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At Brigham & Women's, one important project several years ago used an electronic alert system that notifies providers when their patients were at risk of VTE, but weren't on appropriate prophylaxis.
"We devised a computer program that could look at a patient's chart online, pull out risk factors and generate a score, and if they fell into a certain risk category, an electronic alert would show up on the screen," Piazza says.
Over a 90-day study period, physicians not only raised the number of patients who received appropriate prophylaxis, but "also reduced symptomatic DVT and PE by over 41%" for as long as 90 days after patients left the hospital, an important measure since hospital-associated VTE risk factors are increased just after discharge.
But Piazza says there's still room for improvement in three major areas.
Just because there's an electronic alert doesn't mean physicians followed it, and in some cases providers didn't agree with the computer's assessment of the patient's risk. "Maybe the patient looked to the physician to be a lot better than the risk score implied."
Also, he says, in hospitals throughout the United States, often patients refuse doses of anticoagulants, perhaps because they were anxious about getting an injection. To deal with that, Brigham & Women's implemented a 500-patient study. "Pharmacists visited each patient and explained why they personally were at risk for VTE, and why they needed this anticoagulation medicine. We were able to increase the number of patients who got all their doses to 95%."
Another priority is trying to follow high- or moderately high-risk patients after they leave the hospital, who often end up back in the hospital with a "present on admission" VTE. "We know that because of pressure to discharge patients and shorter lengths of stay that some patients go home earlier, and while that's safe, they're recovering and not as mobile as they might be, and they're still at risk for VTE. But we don't know if or how long continued doses of anticoagulation medicines really provide protection."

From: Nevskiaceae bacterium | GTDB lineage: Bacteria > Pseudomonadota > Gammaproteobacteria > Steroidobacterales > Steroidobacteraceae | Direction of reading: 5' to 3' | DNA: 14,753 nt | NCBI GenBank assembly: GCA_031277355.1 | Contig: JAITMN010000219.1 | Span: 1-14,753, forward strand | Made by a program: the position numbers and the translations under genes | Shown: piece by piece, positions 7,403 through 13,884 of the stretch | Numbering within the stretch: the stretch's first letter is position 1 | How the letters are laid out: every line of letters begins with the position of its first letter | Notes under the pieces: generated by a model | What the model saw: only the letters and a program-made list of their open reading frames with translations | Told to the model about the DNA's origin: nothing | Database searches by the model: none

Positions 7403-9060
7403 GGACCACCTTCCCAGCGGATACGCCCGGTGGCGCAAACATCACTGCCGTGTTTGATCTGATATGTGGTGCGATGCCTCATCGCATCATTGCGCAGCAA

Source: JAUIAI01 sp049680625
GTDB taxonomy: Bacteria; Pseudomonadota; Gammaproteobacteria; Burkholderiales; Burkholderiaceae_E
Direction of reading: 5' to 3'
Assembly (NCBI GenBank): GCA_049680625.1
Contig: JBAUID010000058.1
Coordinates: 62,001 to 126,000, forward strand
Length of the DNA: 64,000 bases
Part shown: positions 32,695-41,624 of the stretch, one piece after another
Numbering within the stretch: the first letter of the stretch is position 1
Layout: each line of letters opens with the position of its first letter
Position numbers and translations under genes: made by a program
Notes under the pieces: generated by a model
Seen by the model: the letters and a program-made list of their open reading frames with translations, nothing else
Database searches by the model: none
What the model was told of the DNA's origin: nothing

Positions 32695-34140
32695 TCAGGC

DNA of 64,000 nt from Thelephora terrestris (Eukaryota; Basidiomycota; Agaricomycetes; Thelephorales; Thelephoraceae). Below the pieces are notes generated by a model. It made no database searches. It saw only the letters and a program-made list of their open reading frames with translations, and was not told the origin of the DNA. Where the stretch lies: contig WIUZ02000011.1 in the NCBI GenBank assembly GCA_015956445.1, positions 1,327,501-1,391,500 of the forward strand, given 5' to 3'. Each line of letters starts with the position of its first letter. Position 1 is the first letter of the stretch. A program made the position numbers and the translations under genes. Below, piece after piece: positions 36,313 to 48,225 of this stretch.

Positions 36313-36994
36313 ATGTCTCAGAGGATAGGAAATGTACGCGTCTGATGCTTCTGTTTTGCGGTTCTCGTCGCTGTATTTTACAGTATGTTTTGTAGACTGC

That's an area that needs more work.
The nation's VTE experts, including those at the CDC, say that hospitals are only in the earliest stages of understanding how much VTE death and illness they can prevent with better stewardship in the care process, not just from admission, but to weeks or months after discharge.
Maynard says that the proof is evident when protocols are implemented. "When we did it, we got fewer VTE and no increase in bleeding or HIT. I fear the clot more than I fear the risk of bleeding from anticoagulants."
"Hospitals' chance of success, if they follow certain principles, is high," says Maynard. "It just needs leadership's support, for standardization and measurement, to follow the right road map."
This article appears in the November 2012 issue of HealthLeaders magazine.
Cheryl Clark is senior quality editor and California correspondent for HealthLeaders Media. She is a member of the Association of Health Care Journalists.
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